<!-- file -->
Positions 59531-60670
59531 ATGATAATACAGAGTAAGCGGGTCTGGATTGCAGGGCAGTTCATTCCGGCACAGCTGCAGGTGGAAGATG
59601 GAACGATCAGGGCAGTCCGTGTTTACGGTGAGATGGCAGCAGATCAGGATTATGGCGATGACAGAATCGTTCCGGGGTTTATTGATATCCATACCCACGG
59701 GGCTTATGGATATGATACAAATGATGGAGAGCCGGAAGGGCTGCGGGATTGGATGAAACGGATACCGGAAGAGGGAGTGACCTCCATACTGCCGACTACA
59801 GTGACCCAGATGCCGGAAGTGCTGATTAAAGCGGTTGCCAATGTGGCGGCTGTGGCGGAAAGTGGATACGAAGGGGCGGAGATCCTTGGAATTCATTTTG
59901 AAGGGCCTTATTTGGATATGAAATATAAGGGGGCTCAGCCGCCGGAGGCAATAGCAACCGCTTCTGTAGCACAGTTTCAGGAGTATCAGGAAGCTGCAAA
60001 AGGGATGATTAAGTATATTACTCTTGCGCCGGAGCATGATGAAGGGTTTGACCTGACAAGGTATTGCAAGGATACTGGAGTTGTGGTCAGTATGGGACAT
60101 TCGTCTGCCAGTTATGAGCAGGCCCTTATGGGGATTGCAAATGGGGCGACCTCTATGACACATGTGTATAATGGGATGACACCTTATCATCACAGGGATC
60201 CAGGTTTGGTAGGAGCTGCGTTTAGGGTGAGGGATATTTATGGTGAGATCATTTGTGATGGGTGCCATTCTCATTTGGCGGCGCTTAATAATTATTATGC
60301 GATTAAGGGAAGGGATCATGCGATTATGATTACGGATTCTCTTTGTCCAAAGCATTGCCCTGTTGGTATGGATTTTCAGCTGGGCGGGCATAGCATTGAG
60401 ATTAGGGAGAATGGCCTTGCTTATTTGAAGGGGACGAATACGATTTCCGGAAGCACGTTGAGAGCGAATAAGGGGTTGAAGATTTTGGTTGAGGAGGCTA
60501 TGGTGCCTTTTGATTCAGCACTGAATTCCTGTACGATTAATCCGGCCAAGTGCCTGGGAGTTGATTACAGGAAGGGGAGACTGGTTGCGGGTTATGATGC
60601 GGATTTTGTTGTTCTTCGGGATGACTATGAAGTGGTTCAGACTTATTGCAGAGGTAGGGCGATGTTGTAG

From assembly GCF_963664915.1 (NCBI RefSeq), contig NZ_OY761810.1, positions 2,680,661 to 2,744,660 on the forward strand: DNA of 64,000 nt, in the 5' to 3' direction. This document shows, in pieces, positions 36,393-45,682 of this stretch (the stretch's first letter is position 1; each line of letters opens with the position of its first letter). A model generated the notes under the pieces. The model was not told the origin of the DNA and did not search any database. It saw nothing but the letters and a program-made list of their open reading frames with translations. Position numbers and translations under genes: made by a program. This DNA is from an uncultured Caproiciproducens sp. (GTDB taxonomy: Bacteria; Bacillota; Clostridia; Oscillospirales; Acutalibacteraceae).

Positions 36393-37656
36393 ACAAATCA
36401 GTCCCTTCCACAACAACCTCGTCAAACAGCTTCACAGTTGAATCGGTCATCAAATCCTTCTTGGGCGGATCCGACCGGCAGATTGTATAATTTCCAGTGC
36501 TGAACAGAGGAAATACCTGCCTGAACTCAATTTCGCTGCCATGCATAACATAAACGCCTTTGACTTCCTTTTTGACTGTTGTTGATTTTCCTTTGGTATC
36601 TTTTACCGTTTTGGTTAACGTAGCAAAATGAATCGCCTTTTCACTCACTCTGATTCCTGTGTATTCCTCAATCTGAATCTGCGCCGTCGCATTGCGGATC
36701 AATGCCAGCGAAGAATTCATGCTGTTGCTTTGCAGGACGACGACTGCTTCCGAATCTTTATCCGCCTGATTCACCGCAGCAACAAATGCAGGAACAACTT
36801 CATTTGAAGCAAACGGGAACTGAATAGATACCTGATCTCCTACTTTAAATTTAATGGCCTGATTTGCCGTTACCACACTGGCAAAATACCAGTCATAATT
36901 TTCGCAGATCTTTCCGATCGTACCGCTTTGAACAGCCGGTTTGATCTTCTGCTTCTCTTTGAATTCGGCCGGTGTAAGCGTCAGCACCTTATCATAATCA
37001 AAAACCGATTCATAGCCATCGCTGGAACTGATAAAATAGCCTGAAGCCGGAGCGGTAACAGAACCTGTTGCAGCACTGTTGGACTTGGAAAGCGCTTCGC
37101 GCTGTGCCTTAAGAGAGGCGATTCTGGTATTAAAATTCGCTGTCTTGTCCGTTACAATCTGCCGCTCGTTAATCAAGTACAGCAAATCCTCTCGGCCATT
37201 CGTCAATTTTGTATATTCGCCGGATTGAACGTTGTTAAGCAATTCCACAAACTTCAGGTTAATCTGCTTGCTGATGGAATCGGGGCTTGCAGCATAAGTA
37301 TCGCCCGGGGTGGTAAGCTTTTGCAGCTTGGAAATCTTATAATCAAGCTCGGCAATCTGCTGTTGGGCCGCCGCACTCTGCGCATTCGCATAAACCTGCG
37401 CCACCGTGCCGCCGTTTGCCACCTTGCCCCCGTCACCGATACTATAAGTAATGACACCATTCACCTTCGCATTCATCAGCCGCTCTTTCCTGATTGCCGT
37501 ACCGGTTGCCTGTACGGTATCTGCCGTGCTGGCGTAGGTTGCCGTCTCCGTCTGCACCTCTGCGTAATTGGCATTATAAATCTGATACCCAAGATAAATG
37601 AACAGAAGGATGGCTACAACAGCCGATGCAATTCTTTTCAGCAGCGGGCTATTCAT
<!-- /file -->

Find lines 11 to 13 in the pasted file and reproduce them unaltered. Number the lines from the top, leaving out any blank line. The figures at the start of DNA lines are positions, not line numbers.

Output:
60401 ATTAGGGAGAATGGCCTTGCTTATTTGAAGGGGACGAATACGATTTCCGGAAGCACGTTGAGAGCGAATAAGGGGTTGAAGATTTTGGTTGAGGAGGCTA
60501 TGGTGCCTTTTGATTCAGCACTGAATTCCTGTACGATTAATCCGGCCAAGTGCCTGGGAGTTGATTACAGGAAGGGGAGACTGGTTGCGGGTTATGATGC
60601 GGATTTTGTTGTTCTTCGGGATGACTATGAAGTGGTTCAGACTTATTGCAGAGGTAGGGCGATGTTGTAG